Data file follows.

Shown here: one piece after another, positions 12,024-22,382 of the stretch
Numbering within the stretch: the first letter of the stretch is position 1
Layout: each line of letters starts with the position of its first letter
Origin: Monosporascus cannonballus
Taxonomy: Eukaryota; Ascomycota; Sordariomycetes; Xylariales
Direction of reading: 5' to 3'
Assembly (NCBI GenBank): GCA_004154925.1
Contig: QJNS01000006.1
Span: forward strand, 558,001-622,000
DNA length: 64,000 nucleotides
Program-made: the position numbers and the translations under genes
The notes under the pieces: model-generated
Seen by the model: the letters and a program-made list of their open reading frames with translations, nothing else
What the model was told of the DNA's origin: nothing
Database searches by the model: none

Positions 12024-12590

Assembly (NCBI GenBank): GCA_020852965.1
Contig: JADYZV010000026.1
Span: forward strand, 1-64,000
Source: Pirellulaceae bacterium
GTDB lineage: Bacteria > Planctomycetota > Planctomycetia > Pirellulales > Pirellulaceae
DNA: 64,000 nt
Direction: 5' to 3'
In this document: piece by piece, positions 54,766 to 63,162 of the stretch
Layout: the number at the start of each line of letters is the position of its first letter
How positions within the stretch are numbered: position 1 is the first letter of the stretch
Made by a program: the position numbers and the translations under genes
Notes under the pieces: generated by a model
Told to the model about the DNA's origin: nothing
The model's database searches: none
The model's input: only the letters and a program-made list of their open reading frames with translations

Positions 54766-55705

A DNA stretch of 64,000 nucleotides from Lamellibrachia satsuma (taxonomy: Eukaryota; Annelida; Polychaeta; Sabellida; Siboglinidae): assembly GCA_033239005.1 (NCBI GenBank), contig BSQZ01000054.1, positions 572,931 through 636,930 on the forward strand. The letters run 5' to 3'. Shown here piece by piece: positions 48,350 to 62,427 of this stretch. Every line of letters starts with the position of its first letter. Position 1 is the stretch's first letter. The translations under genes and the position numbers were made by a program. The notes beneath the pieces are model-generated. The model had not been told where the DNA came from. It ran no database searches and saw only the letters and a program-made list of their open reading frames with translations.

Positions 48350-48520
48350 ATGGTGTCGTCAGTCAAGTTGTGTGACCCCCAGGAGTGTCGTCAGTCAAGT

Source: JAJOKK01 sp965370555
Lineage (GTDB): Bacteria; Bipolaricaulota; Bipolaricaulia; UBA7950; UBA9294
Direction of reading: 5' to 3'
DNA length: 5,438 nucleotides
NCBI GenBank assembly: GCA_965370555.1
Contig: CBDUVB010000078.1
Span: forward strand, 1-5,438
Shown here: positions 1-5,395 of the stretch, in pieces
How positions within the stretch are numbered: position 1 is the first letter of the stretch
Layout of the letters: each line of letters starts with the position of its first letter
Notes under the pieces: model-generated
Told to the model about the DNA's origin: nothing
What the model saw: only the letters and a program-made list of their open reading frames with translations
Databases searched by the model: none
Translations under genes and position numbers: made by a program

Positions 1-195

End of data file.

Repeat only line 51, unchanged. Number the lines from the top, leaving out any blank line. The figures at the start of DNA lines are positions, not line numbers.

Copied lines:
Positions 1-195